Kelley is a professor at the Faculty of Pharmacy and the Institute for Biomaterials and Biomedical Engineering. The Kelley group along with collaborators at the Sargent Group, Faculty of Applied Science & Engineering Professor Ted Sargent's research lab, hope to turn the approach they reported into a device that can be used by cancer researchers and eventually clinicians to allow CTC analysis to be monitored routinely and used to limit the progression of cancer.
“We were very fortunate to collaborate with a number of oncologists at the Sunnybrook Research Centre and Princess Margaret Hospital as we developed this technology so that we could test our approach with real patient specimens and better understand how to adapt it for use in the clinic,” Kelley said.
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Visualizing Solid Tumour Physiology

Visualizing Solid Tumour Physiology | Project Virtual Tumor Cancer in silico and Alternative Cancer Therapies |

By Brennan Wadsworth

Physicians started using radiation to treat cancers almost immediately after x-rays were just discovered – a tip to the desperation for a cure – back in the 1890s. In 2016 radiation therapy is still a large part of cancer treatment with most cancer societies referencing more than 50% of patients receiving some type of radiation.

In my previous blog posts on radiation biology I have described ‘tumour hypoxia’ as a challenge to radiation treatment. The short story is that tumours with regions of hypoxia – low oxygen – are resistant to radiation. With the goal of improving cancer care, the two major steps to take after any problem is identified are: (1) developing an effective intervention and (2) identifying who will benefit from the intervention. I discussed the current status of hypoxia targeting interventions previously, here I will discuss how we can identify tumours that are hypoxic

The presence of molecular oxygen in a mammalian cell strongly dictates the metabolism and inner chemistry of that cell. Chemistry experts are able to take this type of knowledge and produce compounds that will undergo a chemical reaction specifically within hypoxic cells. The key is that the chemical reaction result in the compound becoming trapped inside of the cell. With this strategy the chemical will accumulate inside hypoxic cells, and you have yourself a chemical that can be used as a reporter of hypoxic cells. The next step is deciding on how to detect reporter. An easy way to do this is to make the reporter radioactive!

Positron emission tomography (PET scan) is really just a method to detect a particular type of radiation. A radioactive isotope of fluorine (18F) will do the trick, and 18F can be chemically incorporated to a wide variety of organic compounds relatively easily. Adding 18F to one of the hypoxia reporter chemicals has produced is 18FMISO – the most commonly used hypoxia radiotracer.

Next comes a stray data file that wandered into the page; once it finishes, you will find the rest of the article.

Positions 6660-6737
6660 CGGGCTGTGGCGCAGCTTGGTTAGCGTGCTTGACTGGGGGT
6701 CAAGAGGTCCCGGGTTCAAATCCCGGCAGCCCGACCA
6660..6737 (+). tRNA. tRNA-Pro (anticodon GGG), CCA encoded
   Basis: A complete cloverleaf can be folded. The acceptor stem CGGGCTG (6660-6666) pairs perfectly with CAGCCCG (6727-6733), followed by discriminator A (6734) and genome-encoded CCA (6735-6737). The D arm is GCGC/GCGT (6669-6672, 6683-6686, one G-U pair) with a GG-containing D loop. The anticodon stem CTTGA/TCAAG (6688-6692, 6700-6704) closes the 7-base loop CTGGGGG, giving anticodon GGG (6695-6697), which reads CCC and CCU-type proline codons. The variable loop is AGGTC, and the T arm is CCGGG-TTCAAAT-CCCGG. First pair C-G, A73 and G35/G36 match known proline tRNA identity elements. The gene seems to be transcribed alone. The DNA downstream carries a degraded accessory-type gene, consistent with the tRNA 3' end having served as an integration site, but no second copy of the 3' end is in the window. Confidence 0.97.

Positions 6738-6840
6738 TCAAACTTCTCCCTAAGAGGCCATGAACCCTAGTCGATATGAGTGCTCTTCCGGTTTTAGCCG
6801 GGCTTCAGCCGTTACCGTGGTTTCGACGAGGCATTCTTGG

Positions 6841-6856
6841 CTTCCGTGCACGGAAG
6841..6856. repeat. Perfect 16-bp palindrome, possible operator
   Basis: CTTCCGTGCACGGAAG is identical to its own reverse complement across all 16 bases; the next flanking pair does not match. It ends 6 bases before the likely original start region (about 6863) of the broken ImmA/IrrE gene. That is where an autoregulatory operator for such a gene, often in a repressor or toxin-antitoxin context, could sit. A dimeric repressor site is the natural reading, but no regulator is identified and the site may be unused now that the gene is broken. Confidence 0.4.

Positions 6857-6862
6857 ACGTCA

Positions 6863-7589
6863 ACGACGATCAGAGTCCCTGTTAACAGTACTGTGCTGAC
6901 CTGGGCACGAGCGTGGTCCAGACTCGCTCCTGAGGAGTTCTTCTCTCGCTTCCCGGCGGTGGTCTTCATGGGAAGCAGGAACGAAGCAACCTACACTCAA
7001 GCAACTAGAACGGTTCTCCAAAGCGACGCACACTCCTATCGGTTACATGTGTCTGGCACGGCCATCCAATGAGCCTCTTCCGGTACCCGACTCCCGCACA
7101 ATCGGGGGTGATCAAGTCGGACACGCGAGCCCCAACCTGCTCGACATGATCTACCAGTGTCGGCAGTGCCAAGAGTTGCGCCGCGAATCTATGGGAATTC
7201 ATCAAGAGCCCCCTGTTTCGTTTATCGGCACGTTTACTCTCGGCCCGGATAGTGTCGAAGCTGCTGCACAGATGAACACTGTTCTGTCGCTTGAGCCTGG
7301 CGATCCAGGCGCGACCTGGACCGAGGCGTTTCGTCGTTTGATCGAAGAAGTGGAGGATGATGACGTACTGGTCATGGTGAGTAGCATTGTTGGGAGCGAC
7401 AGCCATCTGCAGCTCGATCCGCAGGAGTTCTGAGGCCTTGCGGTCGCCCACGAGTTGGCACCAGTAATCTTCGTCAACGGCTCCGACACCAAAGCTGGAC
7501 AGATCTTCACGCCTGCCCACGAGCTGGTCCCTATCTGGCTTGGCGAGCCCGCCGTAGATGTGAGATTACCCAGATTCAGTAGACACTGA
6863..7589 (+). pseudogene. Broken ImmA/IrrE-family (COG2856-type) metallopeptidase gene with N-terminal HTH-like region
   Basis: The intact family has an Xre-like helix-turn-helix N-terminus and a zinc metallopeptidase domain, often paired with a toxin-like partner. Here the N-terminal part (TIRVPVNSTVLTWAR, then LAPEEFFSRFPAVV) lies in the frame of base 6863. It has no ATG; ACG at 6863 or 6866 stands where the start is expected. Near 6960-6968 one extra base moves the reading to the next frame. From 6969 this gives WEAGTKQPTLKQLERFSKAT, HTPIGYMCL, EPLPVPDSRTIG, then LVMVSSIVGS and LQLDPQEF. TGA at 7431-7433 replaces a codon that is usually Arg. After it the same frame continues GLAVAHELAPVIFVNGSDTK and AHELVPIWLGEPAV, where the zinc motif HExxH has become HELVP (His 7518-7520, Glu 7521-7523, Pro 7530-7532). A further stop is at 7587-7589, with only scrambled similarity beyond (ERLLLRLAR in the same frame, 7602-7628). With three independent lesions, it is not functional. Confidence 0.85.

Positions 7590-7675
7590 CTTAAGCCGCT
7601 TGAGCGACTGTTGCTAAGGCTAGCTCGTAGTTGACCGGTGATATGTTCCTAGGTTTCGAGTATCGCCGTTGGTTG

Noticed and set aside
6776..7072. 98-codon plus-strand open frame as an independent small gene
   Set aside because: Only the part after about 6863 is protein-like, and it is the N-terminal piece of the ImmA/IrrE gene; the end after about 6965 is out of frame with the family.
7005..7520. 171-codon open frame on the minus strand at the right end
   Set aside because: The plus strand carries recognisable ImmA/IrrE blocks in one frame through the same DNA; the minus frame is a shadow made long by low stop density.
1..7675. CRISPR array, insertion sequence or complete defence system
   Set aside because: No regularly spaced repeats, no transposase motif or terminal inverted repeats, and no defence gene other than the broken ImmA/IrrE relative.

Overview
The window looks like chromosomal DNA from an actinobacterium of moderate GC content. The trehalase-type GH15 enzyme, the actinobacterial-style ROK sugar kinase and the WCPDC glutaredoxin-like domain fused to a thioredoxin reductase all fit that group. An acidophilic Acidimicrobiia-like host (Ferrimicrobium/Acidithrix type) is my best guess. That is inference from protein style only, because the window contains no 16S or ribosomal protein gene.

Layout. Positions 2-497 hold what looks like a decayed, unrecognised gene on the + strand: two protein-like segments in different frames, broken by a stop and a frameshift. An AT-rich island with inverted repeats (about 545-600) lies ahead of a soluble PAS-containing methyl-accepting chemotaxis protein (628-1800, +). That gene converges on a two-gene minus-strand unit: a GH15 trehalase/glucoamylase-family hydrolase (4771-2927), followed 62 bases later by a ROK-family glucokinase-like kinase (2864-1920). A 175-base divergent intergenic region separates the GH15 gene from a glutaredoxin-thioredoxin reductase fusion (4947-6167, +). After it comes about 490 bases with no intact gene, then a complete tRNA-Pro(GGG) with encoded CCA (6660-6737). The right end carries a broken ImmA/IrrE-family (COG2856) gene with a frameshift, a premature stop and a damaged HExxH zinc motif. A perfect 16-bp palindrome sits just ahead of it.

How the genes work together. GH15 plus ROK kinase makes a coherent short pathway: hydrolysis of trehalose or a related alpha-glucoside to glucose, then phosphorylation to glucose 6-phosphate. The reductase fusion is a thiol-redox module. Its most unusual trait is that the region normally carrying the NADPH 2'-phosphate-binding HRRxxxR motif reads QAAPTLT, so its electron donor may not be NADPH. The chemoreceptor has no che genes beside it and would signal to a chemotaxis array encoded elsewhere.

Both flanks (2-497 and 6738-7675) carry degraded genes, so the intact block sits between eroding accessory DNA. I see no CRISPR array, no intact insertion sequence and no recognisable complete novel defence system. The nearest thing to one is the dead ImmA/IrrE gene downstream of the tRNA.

When you inject a small amount of 18FMISO into the body it accumulates in hypoxic cells*. A PET scan detects the radioactivity and determines the source of radioactivity in 3D space. In this way 18FMISO can identify regions of hypoxia in a tumour with reasonable resolution and without the need for surgical biopsy, which traditionally was the only way to characterize a tumour. This is particularly appealing for brain cancer, where 18FMISO in particular has been successfully used to identify those who need aggressive treatment and those who do not1.

Above figure from Toyonaga et al (2016) displays how 18FMISO is excluded from tumours without hypoxia (a) and taken up strongly in hypoxic tumours (b). Authors validate 18FMISO specificity using other indicators of hypoxia later in the study.

18FMISO is just one example of a PET radiotracer. The beauty of PET is the ability to radiolabel such a wide variety of organic chemicals that tumour cells perceive as normal. Combined with the collective knowledge of cellular metabolism this means that we can create PET radiotracers to learn a lot more about tumours than their size and shape, we can investigate their cellular activity and internal chemistry – such as oxygen content.

Non-invasive imaging is just one of an infinite number of success stories in science. Developing 18FMISO required the work of biologists to characterize the tumour hypoxia phenomenon, chemists to develop chemicals that label hypoxic cells, physicists to study the nature of radioactivity, engineers to develop PET scanners, and a great deal of creativity at every step.

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Programming probiotics for early detection of liver cancer metastases

Scientists at the University of California, San Diego and the Massachusetts Institute of Technology (MIT) have described a new method for detecting liver cancer metastases in mice. The approach uses over-the-counter probiotics genetically programmed to produce signals easily detectable in urine when liver cancer metastases are present. The results of the new study, published in Science Translational Medicine, indicate that genetically-programmed probiotics may be useful for detecting liver cancer metastases early-on in the progression of the disease.

Liver cancer metastases are difficult to detect with conventional imaging, and new methods are needed that can detect the metastases in a timely matter. The metastatic spread of cancer is ultimately responsible for 90 percent of all cancer-related deaths, and liver metastases are particularly challenging for clinicians due in part to their small size and multiplicity. If metastases are detected early, patients have a much higher chance of survival.

By using probiotics as a platform for early detection of liver metastases in mice, the researchers took advantage of the fact that certain bacteria are able to pass from the gastrointestinal tract directly into the liver - and the fact that certain bacteria are drawn to tumors.